The best part about this is that the scientists who have figured it out have no clue at all how it works — somehow these larvae are programming the caterpillars to guard over them, and then to drop dead the moment they’re no longer needed, but it is a total mystery how (although this article, which also discusses the wasp-in-caterpillar thing but doesn’t address the zombie bodyguard aspect, talks about the wasps somehow manipulating the caterpillars’ DNA, so that may have something to do with it). 

This article, which explains the zombie bodyguard phenomenon, also makes reference to a similar ant fact, wherein parasites infect ants and then somehow convince them to render themselves vulnerable to snacking sheep, so the parasites can get inside the sheep’s bellies.   When it comes to really screwy devious manipulation, we humans may have nothing on our resourceful insect and parasite neighbors.

Fun with info graphics

I’m currently designing a 200+ page book for an industrial developer in the Czech Republic and have so far had to design about 8 different maps of Europe- including roadways, ancient trade routes, a Moravian Pass and something called ‘The Blue Banana’- for the project. All this diagramming is about as enlivening as putting on chain-mail and drinking from a bucket of sand, so it’s fun to recall favorite silly info graphics as a counterpoint:


This was drawn in 1967 by rabid Velvet Underground fan Jonathan Richman (yes, he of the Modern Lovers) and published in the Boston music magazine Vibrations. Note the ‘made-it line’ running across the diagram– only VU and (mysteriously) the Who join the ‘god’-like Beatles in making the grade, whereas Hendrix, Jefferson Airplane and the entire sub-genre of art rock fall well short and crater into obscurity.

Then, on a more blatantly farcical note, there’s this pie chart that I love:


Update: Reader JF submits this one for consideration…


Mailbag: ant facts

Reader JS chimes in on Krafty’s Ant Domination post:

I think that posts devoted to social insects should be a regular feature of your blog. Recently my mind has ranged widely on the possibility of practical jokes that could be played on these serious minded and humorless species. Dead ants exude a phermone alerts their fellows to the fact that they are dead, and upon receiving this chemical message the other ants grab the dead ant and hustle it out of the nest, where it is thrown onto a pile of misc. detritus. The top ant scientists have discovered that if they paint live ants with the phermone, they are perceived as “dead” and tossed out of the premises notwithstanding their vigorous  struggles to resist. The droll upshot of this situation – paint every member of the ant colony with the phermone and watch them whale on each other. Comic mistaken identity and broad physical comedy would be raised to a very high power in this “mirthquake” at the microscopic level.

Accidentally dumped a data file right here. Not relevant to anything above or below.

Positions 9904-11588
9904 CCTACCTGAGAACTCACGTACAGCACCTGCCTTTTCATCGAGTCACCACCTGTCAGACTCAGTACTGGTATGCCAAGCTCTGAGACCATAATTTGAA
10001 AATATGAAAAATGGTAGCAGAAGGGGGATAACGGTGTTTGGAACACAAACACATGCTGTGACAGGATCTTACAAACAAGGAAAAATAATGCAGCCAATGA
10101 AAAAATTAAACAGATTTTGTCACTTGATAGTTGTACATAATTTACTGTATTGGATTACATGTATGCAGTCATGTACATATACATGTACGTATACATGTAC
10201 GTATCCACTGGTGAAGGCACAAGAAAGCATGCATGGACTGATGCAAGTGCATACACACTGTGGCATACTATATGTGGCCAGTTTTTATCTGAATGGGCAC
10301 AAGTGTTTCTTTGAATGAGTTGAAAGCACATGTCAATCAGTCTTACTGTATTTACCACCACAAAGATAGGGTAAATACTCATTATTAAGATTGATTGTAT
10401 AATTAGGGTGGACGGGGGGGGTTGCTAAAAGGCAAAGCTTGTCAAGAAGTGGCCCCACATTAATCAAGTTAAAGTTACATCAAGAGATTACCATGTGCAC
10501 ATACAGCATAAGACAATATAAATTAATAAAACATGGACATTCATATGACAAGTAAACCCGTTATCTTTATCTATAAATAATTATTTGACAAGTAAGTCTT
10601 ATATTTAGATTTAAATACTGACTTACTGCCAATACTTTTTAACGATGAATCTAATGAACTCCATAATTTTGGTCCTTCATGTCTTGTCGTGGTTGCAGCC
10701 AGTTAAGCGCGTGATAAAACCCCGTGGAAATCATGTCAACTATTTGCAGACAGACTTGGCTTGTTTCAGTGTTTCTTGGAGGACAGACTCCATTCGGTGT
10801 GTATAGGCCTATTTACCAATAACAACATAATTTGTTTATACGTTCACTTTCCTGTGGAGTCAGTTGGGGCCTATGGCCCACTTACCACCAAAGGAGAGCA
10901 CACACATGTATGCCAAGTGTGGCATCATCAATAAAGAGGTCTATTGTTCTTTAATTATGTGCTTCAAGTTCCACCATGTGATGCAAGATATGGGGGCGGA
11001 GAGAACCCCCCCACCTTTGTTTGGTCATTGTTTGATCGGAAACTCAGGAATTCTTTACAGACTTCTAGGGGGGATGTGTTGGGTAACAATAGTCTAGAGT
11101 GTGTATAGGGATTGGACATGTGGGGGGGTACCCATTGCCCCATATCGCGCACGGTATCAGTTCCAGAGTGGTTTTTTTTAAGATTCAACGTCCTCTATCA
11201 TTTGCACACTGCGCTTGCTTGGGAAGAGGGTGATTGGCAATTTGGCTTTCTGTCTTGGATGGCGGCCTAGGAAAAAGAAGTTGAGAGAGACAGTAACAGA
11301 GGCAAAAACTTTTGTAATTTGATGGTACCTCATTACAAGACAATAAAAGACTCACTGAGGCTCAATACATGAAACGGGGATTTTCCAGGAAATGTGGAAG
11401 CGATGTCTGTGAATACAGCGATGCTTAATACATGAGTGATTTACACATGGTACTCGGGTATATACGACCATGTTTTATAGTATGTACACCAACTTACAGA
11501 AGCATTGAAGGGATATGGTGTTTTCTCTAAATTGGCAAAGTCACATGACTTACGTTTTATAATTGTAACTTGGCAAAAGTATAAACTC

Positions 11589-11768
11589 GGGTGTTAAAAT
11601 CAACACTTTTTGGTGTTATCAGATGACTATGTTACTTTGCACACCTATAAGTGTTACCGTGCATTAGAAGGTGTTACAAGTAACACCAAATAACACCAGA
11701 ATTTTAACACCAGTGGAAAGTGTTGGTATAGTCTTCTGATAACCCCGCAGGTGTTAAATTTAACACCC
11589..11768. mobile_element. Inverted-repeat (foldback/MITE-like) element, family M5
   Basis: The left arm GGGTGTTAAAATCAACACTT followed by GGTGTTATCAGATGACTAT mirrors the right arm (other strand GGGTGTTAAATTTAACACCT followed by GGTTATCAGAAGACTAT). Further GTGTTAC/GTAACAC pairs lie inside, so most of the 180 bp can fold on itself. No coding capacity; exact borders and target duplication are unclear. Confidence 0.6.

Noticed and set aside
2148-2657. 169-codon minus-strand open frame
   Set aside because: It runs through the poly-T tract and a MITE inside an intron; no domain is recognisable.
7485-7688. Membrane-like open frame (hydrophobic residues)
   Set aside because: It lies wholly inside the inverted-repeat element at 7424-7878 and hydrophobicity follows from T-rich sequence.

Also, in a recent issue of the NYTimes tuesday science section, there was an article about a woman scientist who has developed a technique to identify and monitor individual ants. She discovered that at any given time, a significant fraction of ants are goofing off, and that most ants are not very good at their jobs. Most of the effective work is done by a small minority of ants.

Who knew? Finally, the ants-as-interchangeable-drones meme is debunked.

Hooray For Everything

Readers my age and older will probably remember the mercilessly schmaltzy clean-cut stylings of a musical outfit called Up With People from the Superbowl half-time shows of our youth. In case you’ve forgotten, here’s a hair-raising visual reminder:


Video footage of their 1982 halftime performance is here. It’s basically totalitarian kitsch personified.

In time, Up With People was appropriately satirized by The Simpsons, who introduced a fictitious musical outfit of wholesome go-getters called ‘Hooray For Everything’. In retrospect, this seems to be of a piece with the show’s scorched-earth fight with then-president George H. W. Bush. Bush, who in fact had Up With People perform at his inauguration, announced his intention to make American families ‘more like the Waltons and less like the Simpsons’. The Simpsons responded by basically lampooning him to high hell, first through several clever sneak-attacks and through then an entire episode after he was voted out of office in what was probably the most unwatchable Simpsons installment ever:


What I only learned recently, via Rick Pearlstein’s Nixonland, is that Up With People was not just some random schmaltzy irrelevancy but in fact a significant cultural artifact from the Vietnam era. Conservative youth groups, outraged at the media attention paid to war protesters, founded Up With People to provide a counterpoint. ‘If we’re going to debunk the myth of a soft, indulgent, arrogant American and show the world that we care about tomorrow, we’ve got to sing out our convictions, loud and strong,’ said a Republican organizer in 1966. In 1965, Up With People made their debut at a World’ Fair, emceeded by none other than Pat Boone (shown here in his later leather incarnation that earned him reprobation from his Christianist following:)


What’s amazing in retrospect is that, given their partisan origins, Up With People were granted the largest media platform in American culture- the Superbowl half-time show- well into the 1980s. Looking through their bio, it seems that the Bush Sr. inauguration moment was (thankfully) their last moment of cultural relevancy, after which they were doomed to a circuit of country fairs and dorky Cold War-era feelgood diplomacy missions.

Incidentally, Nixonland is also indispensable at bringing to life the 60s origins of another 80s icon, Ronald Reagan. “You know, a tree is a tree, how many more do you need to look at?” he gaffed, delightfully, in 1965. Then again, one must give him credit for his better lines: “He would tell young people harassing him with sings reading MAKE LOVE NOT WAR that the problem was that they looked incapable of doing either.” Credit where credit is due.